Extent to which explicit formula-based policies reallocate education resources to disadvantaged populations


The indicator includes both (a) a medium-term perspective approach; and (b) a longer-term one: (a) Degree of national financing policy’s commitment to equalise education opportunity to primary and secondary education could be rated by four levels: (i) very low; (ii) low (e.g. there are policies to provide more resources to disadvantaged schools/students); (iii) medium (e.g. there are policies which reallocate at least x% of the education budget); (iv) high (e.g. the policies are well-targeted and effectively monitored). (b) Percentage of public expenditure on education that is explicitly allocated to disadvantaged populations. Depending on the national context, disadvantaged populations may include members of ethnic, linguistic and religious minorities, indigenous peoples or other groups.

Data source

National policy documents or existing qualitative data collections and detailed budget documents. Two examples could inform the definition of such an indicator: • The World Bank’s Systems Approach for Better Education Results (SABER) comes closest to a potential source. Under the domain ‘School finance’ and policy goal 5 ‘Providing more resources to students who need them’, questions such as: ‘Are public resources available to students from disadvantaged backgrounds?’ and ‘Are there policies to provide more resources to schools or households with other disadvantaged students (ethnicity, gender, native language, urban/rural)?’ are asked. Data are collected in-country by local experts who ensure cross-country comparability. Policies are evaluated and scored at four levels, and results are verified with governments before publication. • The United Nations Economic Commission for Latin America and the Caribbean (ECLAC/CEPAL) has carried out country reviews of social protection systems that collect similar data that are used for regional comparisons.

Source definition

UNESCO Institute for Statistics

Calculation method

(a) Indicator is a qualitative indicator derived from policy documents and/or qualitative exercises such as the World Bank’s System’s Approach for Better Education Results (SABER) school finance module. (b) Indicator uses detailed budget lines to identify public spending directed towards vulnerable populations. This will require a detailed reference classification of education expenditures and an agreed list of vulnerable groups. Formulae are still to be defined.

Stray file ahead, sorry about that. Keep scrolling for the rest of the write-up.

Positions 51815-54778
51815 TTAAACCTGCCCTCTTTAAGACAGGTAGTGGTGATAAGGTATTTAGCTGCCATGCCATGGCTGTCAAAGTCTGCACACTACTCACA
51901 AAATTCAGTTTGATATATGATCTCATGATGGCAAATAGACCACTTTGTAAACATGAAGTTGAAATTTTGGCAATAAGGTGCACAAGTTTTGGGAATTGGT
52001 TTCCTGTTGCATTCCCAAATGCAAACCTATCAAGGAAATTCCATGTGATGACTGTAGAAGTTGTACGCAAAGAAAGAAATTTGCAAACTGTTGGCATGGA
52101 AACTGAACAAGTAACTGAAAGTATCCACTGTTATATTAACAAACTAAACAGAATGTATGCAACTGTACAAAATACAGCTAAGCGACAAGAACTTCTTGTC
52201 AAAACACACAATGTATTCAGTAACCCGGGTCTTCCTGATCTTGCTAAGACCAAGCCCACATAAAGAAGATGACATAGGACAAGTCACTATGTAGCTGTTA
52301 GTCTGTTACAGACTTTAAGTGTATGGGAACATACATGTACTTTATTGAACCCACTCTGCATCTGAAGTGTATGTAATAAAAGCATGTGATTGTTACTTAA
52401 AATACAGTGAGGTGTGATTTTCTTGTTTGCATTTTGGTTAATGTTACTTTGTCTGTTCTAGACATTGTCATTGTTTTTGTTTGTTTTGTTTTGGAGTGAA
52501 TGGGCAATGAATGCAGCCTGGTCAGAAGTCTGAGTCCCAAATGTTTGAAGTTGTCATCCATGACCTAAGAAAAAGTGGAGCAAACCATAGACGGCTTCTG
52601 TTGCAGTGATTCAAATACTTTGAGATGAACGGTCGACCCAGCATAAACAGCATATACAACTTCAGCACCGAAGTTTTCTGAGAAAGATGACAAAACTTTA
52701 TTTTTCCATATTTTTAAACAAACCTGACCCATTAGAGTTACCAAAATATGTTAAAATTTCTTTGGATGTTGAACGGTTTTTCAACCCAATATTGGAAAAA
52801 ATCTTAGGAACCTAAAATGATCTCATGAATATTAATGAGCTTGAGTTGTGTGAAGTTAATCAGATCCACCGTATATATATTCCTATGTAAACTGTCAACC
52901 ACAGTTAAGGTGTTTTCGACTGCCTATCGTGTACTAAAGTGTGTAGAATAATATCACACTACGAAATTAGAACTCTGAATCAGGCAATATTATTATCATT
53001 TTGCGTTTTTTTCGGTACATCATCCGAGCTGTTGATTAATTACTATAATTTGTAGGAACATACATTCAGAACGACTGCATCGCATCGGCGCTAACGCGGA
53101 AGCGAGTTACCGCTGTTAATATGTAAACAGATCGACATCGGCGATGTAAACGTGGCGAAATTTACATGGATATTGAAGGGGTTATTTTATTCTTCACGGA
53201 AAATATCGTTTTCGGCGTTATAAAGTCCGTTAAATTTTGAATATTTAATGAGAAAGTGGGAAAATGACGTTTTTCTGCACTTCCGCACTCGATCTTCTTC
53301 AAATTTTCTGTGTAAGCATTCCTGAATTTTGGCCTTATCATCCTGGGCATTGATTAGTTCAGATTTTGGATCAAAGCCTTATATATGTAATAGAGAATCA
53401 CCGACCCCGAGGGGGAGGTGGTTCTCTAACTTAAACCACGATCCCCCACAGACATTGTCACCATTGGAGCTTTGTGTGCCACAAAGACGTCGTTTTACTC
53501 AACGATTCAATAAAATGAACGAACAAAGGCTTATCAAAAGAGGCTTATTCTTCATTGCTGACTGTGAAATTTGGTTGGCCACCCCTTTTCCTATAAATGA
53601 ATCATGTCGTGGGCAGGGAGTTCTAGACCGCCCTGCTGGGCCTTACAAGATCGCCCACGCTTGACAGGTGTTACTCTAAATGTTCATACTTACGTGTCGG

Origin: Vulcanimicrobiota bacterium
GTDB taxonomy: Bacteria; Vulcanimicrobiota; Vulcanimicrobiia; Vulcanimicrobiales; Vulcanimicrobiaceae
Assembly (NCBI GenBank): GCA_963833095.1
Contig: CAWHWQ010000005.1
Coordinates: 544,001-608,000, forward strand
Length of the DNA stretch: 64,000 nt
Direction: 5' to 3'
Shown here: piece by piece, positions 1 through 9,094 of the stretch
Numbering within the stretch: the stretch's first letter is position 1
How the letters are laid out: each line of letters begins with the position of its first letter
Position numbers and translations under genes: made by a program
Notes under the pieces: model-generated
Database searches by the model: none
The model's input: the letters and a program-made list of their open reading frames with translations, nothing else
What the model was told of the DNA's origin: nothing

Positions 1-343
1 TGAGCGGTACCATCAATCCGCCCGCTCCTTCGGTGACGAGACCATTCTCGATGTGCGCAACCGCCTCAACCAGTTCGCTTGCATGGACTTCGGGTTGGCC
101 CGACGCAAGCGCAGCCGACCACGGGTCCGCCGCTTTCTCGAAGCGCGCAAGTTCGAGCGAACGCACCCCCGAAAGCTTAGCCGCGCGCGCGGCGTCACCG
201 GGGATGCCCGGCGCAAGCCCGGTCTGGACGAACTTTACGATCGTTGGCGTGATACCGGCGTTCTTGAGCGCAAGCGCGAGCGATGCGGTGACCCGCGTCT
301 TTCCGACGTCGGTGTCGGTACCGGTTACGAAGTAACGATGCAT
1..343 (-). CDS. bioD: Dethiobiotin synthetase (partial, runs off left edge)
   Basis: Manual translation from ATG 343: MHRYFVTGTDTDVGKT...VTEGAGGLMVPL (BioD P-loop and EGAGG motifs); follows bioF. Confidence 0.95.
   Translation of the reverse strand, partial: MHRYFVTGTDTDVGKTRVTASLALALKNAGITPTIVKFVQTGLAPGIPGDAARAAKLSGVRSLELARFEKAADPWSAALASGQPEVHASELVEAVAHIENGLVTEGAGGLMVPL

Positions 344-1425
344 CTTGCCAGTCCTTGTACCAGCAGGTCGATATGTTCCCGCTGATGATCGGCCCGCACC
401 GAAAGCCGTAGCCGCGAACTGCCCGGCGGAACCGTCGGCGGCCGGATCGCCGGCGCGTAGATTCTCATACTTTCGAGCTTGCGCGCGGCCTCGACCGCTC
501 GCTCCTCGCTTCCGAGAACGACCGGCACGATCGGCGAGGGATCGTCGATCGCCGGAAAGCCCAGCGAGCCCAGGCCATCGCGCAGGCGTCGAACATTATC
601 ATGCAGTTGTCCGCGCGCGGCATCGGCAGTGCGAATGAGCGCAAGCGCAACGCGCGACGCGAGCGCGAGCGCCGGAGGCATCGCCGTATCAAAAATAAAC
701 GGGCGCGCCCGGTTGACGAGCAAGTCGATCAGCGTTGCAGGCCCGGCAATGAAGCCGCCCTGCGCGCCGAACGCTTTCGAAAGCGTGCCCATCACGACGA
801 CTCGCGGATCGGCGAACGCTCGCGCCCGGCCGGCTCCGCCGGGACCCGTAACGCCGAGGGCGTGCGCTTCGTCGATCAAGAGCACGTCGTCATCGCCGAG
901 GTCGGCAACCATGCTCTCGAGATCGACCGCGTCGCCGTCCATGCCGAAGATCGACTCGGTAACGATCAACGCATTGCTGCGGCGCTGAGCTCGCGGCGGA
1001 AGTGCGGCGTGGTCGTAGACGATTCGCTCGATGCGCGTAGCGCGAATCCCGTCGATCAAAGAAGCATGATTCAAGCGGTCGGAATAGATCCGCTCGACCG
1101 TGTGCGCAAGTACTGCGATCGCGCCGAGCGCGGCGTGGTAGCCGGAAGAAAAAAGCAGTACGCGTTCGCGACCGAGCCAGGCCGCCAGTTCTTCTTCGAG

Data required

Policy documents and detailed education budget.


(a) Self-explanatory categories (b) The higher the proportion of public spending directed towards the vulnerable, the more governments make efforts to redirect resources towards the most vulnerable.


A need for qualitative data on education systems calls for a new mechanism which will require (i) coordination by a UN organization; (ii) government endorsement of the assessment framework; and (iii) a role for experts to support governments in reporting.


The general aim of the indicator is to capture the effort countries make to equalise education opportunities through their financing system. The specific formulation reduces the scope of the indicator in two ways. First, it refers to ‘education’ resources, while other resources (e.g. cash transfers under the social protection budget) can also help equalise education opportunities. Second, it refers to ‘formula-based’ resource reallocation, while other approaches can also be used for this purpose.

Types of disaggregation

The indicator may be disaggregated by populations which are targeted in the funding formulae (e.g. poor, disabled, urban/rural etc.).